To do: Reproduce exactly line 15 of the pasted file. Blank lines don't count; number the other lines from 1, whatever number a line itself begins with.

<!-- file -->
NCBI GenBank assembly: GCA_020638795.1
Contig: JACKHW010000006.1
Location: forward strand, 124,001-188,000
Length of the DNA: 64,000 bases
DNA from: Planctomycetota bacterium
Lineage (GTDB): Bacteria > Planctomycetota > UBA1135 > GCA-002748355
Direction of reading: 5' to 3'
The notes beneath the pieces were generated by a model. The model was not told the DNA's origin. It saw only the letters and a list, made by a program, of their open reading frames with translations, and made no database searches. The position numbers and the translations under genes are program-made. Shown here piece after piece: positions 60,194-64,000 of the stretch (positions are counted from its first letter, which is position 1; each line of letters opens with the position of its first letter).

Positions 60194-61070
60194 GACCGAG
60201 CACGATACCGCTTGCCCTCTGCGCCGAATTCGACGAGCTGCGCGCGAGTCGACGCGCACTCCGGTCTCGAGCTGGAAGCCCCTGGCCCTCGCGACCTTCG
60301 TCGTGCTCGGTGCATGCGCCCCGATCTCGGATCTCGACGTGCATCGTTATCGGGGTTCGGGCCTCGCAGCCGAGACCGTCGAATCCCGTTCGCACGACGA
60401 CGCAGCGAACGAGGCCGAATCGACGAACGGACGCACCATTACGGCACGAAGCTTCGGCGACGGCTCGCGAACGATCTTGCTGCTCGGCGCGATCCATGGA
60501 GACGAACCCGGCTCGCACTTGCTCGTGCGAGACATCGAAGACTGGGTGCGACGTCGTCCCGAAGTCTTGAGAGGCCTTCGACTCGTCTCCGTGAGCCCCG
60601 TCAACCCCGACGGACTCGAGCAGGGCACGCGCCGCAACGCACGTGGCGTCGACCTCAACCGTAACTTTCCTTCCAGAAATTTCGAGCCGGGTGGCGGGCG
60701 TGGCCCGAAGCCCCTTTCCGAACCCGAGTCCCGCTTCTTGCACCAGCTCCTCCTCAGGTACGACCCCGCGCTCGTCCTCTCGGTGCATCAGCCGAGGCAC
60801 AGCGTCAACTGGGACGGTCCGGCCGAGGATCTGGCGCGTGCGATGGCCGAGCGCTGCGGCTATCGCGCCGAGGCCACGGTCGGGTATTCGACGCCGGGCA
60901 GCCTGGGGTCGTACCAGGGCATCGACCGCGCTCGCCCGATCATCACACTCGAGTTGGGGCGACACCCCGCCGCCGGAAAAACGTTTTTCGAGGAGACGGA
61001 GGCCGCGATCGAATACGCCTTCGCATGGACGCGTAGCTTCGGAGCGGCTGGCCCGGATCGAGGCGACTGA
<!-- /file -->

60601 TCAACCCCGACGGACTCGAGCAGGGCACGCGCCGCAACGCACGTGGCGTCGACCTCAACCGTAACTTTCCTTCCAGAAATTTCGAGCCGGGTGGCGGGCG